Houston, SCV students have questions about space
SEPTEMBER 2, 2021
Hart District students hear live responses from ISS astronauts
La Mesa Junior High School students gathered in the school’s multipurpose room and attentively listened Tuesday morning as International Space Station astronauts provided live responses to questions about space exploration submitted by students from every William S. Hart Union High School District campus.
NASA selected the Hart district school to participate in an Earth-to-space call with astronauts Megan McArthur and Thomas Pesquet, who took turns responding to the pre-recorded questions from district students.
Arroyo Seco Junior High School student Maddie Finkbiner asked astronauts to talk about the largest obstacles facing NASA in sustaining life on Mars.
“Radiation,” said Pasquet, adding another challenge is living in a confined space with little to no gravity for extended periods of time. “We have to find a different way to protect ourselves.”
Maddie Finkbiner, 12, a student from Arroyo Seco Junior High School asks a pre-recorded question about sustaining life on Mars during an earth-to space call to astronauts aboard the International Space Station as viewed in the La Mesa Junior High School multi-purpose room in Santa Clarita on Tuesday, 083121. Dan Watson/The Signal
Finkbiner said she thought Pasquet’s answer was brilliant.
“He gave me the answer I was looking for,” she said. “I wanted to know the obstacles, and he gave me the obstacles and I’m really excited to see how NASA decides to face those obstacles and figure that out.”
Oliver Evetts, a student at the Academy of the Canyons, wanted to know about the impact an astronaut’s environment has on their confidence and stress in their work.
“Your mental preparation and the training that you do on Earth will be quite similar,” said McArthur, noting she hasn’t given that question much thought. “The biggest difference…is going to be how much farther away you are, so you’re a longer trip away from home.”
Astronauts, Thomas Pesquet, left, and Megan McArthur answer pre-recorded questions from Hart School District students while demonstrating weightlessness during an earth-to space call as viewed in the La Mesa Junior High School multi-purpose room in Santa Clarita on Tuesday, 083121. Dan Watson/The Signal
Evetts said he purposely left his question openly vague to see what direction the astronauts would take with their answer.
“It was actually exactly what I had hoped,” he said of McArthur’s answer. “It was a relatively deep look into something that isn’t normally talked about.”
Representing Sierra Vista Junior High School, Omar Jimenez asked about how moon exploration will help future Mars missions.
McArthur said she thinks of the moon as a “stepping stone toward our further goals.”
“Here on the space station, we are always conducting technology demonstrations in water purification systems to air purification systems,” she said. “Those kinds of things that will enable our stay on the moon and so, similarly, the things we learn to enable our habitation on the moon is going to enable us on Mars.”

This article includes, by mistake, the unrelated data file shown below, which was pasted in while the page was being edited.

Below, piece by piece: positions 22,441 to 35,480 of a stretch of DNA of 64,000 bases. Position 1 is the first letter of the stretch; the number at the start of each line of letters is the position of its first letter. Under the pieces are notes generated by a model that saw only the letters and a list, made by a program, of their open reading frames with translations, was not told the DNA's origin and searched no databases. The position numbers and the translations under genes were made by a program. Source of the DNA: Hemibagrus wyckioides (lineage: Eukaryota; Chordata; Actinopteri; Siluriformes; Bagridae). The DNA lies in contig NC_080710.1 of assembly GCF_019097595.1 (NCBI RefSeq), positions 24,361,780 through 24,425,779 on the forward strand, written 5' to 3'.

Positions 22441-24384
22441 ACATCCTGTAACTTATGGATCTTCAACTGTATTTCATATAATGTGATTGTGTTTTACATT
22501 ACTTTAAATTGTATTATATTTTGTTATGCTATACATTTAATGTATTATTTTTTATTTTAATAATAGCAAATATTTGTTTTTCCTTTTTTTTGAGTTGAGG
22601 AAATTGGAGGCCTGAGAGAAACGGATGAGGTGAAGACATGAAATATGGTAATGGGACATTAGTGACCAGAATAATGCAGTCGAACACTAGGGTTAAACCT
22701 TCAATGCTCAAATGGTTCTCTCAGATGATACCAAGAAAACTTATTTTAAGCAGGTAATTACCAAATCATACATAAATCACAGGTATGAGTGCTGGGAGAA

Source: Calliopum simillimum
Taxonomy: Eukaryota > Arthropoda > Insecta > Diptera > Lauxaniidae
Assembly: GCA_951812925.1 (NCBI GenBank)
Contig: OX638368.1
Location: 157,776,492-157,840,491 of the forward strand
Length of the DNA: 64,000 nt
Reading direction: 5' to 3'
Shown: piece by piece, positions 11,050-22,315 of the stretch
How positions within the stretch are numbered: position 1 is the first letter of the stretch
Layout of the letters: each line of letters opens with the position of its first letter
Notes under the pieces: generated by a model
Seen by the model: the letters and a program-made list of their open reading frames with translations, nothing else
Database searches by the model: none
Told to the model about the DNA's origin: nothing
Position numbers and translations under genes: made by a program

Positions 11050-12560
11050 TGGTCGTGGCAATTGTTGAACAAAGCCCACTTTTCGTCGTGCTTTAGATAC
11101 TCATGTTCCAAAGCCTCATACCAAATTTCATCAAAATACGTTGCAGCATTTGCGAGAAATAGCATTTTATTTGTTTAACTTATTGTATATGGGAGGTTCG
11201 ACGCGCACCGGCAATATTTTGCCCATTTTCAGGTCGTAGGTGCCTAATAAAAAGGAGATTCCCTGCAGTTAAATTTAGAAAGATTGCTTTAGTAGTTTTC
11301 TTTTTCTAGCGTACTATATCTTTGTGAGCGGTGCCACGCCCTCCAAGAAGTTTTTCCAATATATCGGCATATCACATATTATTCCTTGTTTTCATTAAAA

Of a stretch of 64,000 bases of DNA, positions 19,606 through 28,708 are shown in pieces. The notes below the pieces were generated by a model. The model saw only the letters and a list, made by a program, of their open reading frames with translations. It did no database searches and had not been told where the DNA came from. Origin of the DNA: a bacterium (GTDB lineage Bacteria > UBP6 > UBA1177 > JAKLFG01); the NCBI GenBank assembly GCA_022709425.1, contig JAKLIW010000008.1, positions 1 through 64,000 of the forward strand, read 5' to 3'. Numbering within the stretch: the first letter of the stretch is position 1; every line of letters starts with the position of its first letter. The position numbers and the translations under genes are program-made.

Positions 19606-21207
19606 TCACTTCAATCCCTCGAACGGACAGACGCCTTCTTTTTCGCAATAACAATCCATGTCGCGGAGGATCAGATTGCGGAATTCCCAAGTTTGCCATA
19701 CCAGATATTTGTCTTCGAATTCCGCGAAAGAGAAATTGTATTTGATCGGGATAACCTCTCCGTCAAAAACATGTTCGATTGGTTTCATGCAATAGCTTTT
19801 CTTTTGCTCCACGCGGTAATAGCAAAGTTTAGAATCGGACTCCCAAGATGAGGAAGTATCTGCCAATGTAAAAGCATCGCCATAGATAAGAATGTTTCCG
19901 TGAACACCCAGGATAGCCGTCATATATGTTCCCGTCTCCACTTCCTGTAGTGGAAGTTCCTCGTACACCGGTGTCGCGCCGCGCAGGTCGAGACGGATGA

These students were among several who were selected by teachers to represent their campuses, according Julie Huffman, the science curriculum specialist at the Hart district.
Attendees count down to the start of the earth-to space call from the International Space Station as viewed in the La Mesa Junior High School multi-purpose room in Santa Clarita on Tuesday, 083121. Dan Watson/The Signal
She said teachers were asked to “select the student from their school that best represented them, that was enthusiastic about science, especially astronomy.”
“I think that there’s a definite commitment to science in this district,” said Huffman, who is responsible for implementing the Next Generation Science Standards at district schools. “(The Hart district is) doing a great job of supplying hands-on science into our schools.”
An “extraordinary opportunity” like the one experienced by students Tuesday may help to ensure that “your future is out of this world,” La Mesa Principal Michelle Krantz told students.
“It’s our hope that you will be inspired,” she said, noting career options in astronomy and aerospace.
“Those jobs can be yours one day.”
Michele Krantz, Principal La Mesa Junior High School wears a NASA face mask as she introduces guests before the earth-to-space call to be viewed in the La Mesa Junior High School multi-purpose room in Santa Clarita on Tuesday, 083121. Dan Watson/The Signal
Students also received encouragement from district Superintendent Mike Kuhlman, Santa Clarita Mayor Bill Miranda and Rep. Mike Garcia, R-Santa Clarita, who is a member of the House Committee on Science, Space, and Technology.
Garcia told students not to underestimate themselves.
“It’s because of… the interest that you take that will allow us to get to Mars in the next few years, to be able to land the first woman on the moon in the next few years, to continue this massive expedition into space and really prove to the world just how successful we are as Americans.”
Hart district board President Cherise Moore said the event was a special moment for the district.
“What we do in our school, what we do right here matters,” she said to students. “We, like they, are called in this critical moment in time to be a bridge – to bridge any distances between us and work collectively to show how much more is possible when we dream together.”
Writer: Kev Kurdoghlian